A Rough Guide to Starting a Business Legal Expenses

We frequently take calls from entrepreneurs wondering about the legal expenses they should expect to incur in starting a business.  Sometimes the business has been operated as a sole proprietor and the entrepreneur recognizes it is time to incorporate a business and other times the entrepreneur is starting a business fresh.  The calls typically follow the same general path: first we are asked about the necessary steps (i.e. incorporation, banking, financing, shareholder agreements, etc…) and second we are asked how much taking those steps to start the business will cost.  While every business is unique and the start-up costs vary somewhat from business to business, in this post, we provide some rough guidance regarding what to expect when it comes to business start-up legal expenses.


You should budget $1,200 to $1,500 for incorporating your new business.  Legal fees are roughly $900, more or less depending upon complexity of the share structure.  Disbursements – i.e. expenses incurred by your lawyer in connection with the incorporation – , including name reservation, incorporation filing fee, name reservation report (if applicable) and minute book binder total $500 more or less.  Savings can be had by choosing the following:

  • incorporating federally and you will save $100 because the government filing fee is less;
  • incorporating using a numbered company (i.e. 1234567 Canada Inc.) and you will save the $56 NUANS name search report fee; and
  • tell us you don’t want a fancy minute book binder and you will save approximately $125.

In addition to the saving opportunities listed above, you can avoid the incorporation legal fees altogether by preparing and filing the incorporation yourself, but in our experience often the share structure isn’t set up correctly for the business start-up and articles of amendment need to be filed, which cost approximately the same as hiring us to do the incorporation in the first instance.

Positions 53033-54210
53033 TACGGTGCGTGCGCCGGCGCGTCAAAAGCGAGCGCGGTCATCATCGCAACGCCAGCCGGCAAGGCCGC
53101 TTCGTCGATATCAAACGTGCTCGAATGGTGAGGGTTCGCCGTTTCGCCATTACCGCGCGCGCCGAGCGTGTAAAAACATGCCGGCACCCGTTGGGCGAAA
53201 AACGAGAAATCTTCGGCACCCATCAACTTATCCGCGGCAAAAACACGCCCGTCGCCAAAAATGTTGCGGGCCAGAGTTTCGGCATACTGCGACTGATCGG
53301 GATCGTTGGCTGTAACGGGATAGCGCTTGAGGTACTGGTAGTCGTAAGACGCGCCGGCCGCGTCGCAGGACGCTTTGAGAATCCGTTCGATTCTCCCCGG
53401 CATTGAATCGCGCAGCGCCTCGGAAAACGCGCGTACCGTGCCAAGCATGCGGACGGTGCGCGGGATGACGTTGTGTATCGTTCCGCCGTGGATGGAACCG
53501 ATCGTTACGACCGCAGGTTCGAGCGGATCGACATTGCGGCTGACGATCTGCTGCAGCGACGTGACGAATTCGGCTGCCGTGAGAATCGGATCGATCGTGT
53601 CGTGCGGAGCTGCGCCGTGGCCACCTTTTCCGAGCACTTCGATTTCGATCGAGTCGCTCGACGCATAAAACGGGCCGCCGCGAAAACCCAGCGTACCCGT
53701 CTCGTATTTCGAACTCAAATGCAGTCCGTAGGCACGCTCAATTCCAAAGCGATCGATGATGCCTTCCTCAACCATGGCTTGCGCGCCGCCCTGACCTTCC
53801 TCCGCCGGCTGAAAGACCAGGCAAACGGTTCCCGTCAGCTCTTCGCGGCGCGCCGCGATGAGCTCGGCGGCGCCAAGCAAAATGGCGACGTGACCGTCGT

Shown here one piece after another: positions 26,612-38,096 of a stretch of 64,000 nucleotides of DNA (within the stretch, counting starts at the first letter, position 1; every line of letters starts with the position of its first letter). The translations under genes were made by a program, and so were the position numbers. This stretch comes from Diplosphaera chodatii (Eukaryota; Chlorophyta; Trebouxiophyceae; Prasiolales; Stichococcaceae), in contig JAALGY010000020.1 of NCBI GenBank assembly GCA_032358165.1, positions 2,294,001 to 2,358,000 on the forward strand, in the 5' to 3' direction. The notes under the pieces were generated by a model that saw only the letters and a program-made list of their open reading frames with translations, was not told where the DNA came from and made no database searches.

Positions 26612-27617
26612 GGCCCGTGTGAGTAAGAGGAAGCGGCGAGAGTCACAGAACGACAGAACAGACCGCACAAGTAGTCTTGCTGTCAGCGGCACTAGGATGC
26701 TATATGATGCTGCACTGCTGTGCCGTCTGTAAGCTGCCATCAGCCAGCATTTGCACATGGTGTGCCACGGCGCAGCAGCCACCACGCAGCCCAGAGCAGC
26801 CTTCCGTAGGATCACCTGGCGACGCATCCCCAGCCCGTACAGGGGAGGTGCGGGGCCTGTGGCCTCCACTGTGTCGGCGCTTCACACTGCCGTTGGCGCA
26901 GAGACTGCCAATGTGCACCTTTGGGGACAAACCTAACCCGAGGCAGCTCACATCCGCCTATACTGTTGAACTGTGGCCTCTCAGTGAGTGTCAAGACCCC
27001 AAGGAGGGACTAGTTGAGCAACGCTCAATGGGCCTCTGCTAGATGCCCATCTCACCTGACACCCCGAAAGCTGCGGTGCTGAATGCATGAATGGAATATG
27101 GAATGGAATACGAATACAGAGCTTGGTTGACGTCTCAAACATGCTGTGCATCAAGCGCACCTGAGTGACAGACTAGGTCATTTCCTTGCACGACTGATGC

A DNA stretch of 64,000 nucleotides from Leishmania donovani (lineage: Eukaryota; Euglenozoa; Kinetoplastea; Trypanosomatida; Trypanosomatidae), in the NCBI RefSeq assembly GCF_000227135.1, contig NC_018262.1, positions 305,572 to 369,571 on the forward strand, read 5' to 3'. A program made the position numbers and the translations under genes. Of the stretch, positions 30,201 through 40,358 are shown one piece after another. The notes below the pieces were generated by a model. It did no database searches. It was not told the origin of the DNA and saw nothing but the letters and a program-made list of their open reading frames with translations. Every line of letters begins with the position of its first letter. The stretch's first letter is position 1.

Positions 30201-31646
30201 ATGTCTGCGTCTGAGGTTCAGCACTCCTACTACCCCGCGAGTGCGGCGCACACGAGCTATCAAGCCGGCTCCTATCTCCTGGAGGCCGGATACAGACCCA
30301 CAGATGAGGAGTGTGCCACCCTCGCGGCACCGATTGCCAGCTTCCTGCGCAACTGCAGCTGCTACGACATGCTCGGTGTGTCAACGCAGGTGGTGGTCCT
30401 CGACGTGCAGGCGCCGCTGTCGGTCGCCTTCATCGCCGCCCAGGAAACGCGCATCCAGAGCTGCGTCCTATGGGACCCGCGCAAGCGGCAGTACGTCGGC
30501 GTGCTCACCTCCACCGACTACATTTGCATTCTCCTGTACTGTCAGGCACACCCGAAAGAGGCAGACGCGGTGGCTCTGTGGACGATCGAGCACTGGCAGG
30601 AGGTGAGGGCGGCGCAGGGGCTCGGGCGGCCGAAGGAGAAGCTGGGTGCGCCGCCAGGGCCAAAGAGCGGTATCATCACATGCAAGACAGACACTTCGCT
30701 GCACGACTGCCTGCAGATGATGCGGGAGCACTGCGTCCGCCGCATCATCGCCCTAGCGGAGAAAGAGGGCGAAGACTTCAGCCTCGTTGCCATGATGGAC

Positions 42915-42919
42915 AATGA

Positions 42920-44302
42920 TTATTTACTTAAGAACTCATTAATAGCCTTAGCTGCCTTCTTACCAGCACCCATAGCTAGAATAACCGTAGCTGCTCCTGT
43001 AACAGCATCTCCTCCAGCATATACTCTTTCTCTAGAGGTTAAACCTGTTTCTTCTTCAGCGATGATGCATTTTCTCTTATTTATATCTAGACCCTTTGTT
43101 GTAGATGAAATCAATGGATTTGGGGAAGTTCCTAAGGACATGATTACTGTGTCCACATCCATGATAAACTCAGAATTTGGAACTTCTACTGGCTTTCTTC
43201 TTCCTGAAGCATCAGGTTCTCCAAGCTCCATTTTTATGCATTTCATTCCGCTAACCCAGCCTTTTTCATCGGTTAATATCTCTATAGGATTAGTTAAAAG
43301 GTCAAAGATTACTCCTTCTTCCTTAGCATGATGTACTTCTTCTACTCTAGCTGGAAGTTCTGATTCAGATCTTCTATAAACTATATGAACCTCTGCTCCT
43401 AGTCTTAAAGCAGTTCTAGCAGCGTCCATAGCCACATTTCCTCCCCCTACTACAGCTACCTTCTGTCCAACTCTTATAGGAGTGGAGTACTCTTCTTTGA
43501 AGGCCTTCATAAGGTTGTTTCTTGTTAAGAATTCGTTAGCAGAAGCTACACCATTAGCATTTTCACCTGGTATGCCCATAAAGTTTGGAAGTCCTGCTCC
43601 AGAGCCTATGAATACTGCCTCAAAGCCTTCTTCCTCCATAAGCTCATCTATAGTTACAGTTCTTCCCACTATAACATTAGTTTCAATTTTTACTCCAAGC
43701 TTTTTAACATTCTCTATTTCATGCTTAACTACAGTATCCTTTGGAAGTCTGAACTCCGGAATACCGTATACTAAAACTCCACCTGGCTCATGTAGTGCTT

The incorporation fees quoted above include the initial set-up of the corporation, including resolutions, share issuances and registrars.

Financing Agreements

The type of financing agreements a start-up will need will of course depend upon how the business will be financed.  Financing options generally include shareholder loans, equity or debt investment from angel investors and bank debt.    Providing an estimate of the cost of legal fees for financing agreements is not easy because of the diverse range of financing options.   In addition to the cost of preparing the financing agreement for the start-up there are typically also legal expenses associated with the financing transaction itself.  For example, an equity financing by angel investors (be they accredited investors or friends and family) will involve a subscription agreement, corporate authorizing resolutions and other transaction documents.  Moreover, the terms of the financing may be extensively negotiated with the investors or a broker-dealer representing the investors, which will further increase legal costs.   By way of rough guidance, budget $3,000  to $7,500 for an equity round of financing or a bank debt financing.  If the start-up is financed by shareholder loans, the cost will be much less i.e. $500 to $2,500, depending upon various factors including whether or not the shareholder will take security over the assets of the business.